Ice shelves are floating tongues of ice that extend from grounded glaciers on land. Snow falls on glaciers, which flow downstream under gravity. Ice shelves are common around Antarctica, and the largest ones are the Ronne-Filchner, Ross and McMurdo Ice Shelves.
In the satellite image of Prince Gustav Ice Shelf below, you can see that the ice shelves have a very flat appearance. In fact, you can normally tell where the ice starts to float by a sharp break in slope at the grounding line. Ice shelves are therefore composed of ice derived from snowfall on land, but they also accrete marine ice from below. Ice shelves are therefore distinct from sea ice, which form solely from freezing marine water. You can see an example from northern Antarctic Peninsula below. Prince Gustav Ice Shelf ws situated between Trinity Peninsula and James Ross Island. It collapsed in 1995. You can see glaciological structures on the ice shelf, indicating that it flows out from its tributary glaciers. You can also see abundant melt ponds on the ice shelf.
Ice shelves around Antarctica are up to 50,000 km2 in size, and can be up to 2000 m thick. Their front terminus is often up to 100 m high. Ice shelves intermittently calve large icebergs, which is a normal part of their ablation. Around Antarctica, ice shelves from where mean annual temperatures are less than -9°C, with sequential break up of ice shelves as temperatures increase[2-4]. The geometry of the coastline is often important for determining where ice shelves will develop. The Larsen Ice Shelf, for example, is formed in an embayment.
Ice shelf collapse
Several of the ice shelves around Antarctica have recently collapsed dramatically, rather than retreating in a slow and steady manner. Larsen A collapsed in 1995, and Larsen B Ice Shelf famously collapsed in 2002. It has shrunk from 12,000 km2 in 1963 to 2400 km2 in 2010. During February 2002, 3250 km2 were lost through iceberg calving and fragmentation. In the figure below, you can see the blue, mottled appearance of the ice shelf in the 2002 image, caused by the exposure of deeper blue glacier ice.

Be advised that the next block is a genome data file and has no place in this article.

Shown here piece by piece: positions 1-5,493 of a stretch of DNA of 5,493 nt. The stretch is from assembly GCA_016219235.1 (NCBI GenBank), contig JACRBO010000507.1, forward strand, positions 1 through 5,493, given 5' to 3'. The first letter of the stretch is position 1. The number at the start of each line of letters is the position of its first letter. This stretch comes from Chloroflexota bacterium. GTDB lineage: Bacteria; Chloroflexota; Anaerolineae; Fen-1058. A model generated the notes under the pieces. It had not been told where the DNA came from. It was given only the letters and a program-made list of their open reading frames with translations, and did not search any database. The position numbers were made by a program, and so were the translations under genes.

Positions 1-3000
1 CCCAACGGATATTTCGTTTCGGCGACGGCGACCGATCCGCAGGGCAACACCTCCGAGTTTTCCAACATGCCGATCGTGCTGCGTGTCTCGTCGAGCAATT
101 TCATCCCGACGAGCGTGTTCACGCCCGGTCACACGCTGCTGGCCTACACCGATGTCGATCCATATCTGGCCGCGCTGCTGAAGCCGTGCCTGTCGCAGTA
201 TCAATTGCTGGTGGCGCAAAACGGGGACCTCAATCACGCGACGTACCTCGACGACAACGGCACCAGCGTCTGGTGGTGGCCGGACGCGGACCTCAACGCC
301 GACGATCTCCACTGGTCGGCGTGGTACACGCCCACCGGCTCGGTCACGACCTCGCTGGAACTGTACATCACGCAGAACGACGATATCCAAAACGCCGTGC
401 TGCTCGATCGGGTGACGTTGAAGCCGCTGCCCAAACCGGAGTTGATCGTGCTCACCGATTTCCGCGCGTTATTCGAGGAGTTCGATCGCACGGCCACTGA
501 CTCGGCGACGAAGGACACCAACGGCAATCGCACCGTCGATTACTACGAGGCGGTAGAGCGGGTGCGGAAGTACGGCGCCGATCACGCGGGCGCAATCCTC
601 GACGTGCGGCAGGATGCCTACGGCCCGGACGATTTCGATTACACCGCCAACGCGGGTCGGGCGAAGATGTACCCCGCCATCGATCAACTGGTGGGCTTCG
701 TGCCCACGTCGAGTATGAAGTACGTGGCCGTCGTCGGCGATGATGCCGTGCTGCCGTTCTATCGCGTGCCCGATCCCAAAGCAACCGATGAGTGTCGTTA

Several ice shelves have now collapsed around the Antarctic Peninsula (Table 1). Their collapse has made it possible to core the sub-shelf sediments to investigate whether these collapses are part of normal ice-shelf behaviour. It appears that the more northerly ice shelves, such as Prince Gustav Ice Shelf, have indeed previously collapsed, resulting in open-marine organisms living in Prince Gustav Channel for a short period 5000 years ago. However, the more southerly Larsen B Ice Shelf appears to have remained a fixture throughout the Holocene. This suggests that certain thresholds have been passed, with environmental changes throughout the Antarctic Peninsula now surpassing any that have occurred before.
In the video below, you can see an animation of the Larsen Ice Shelf collapse from Modis imagery:
Table 1. Dates of ice shelf collapse
|Ice shelf||Largest area (km2)||Previous behaviour||Recent behaviour|
|Larsen Inlet||400||Frequent removal throughout Holocene||1989 collapse|
|Prince Gustav||2100||Removal 5000 BP||1995 collapse|
|Larsen A||2500||Frequent removal throughout Holocene||1995 collapse|
|Larsen B||11,500||Stable throughout Holocene||2002 collapse|
|Larsen C||60,000||Stable throughout Holocene||Thinning & retreating|
|Müller||50||Advance during the Little Ice Age||Gradual recession (50 % left)|
|George VI||26,000||Brief absence (9000 BP)||Still present & thinning. Confined, which may increase stability.|
Mechanisms of ice shelf collapse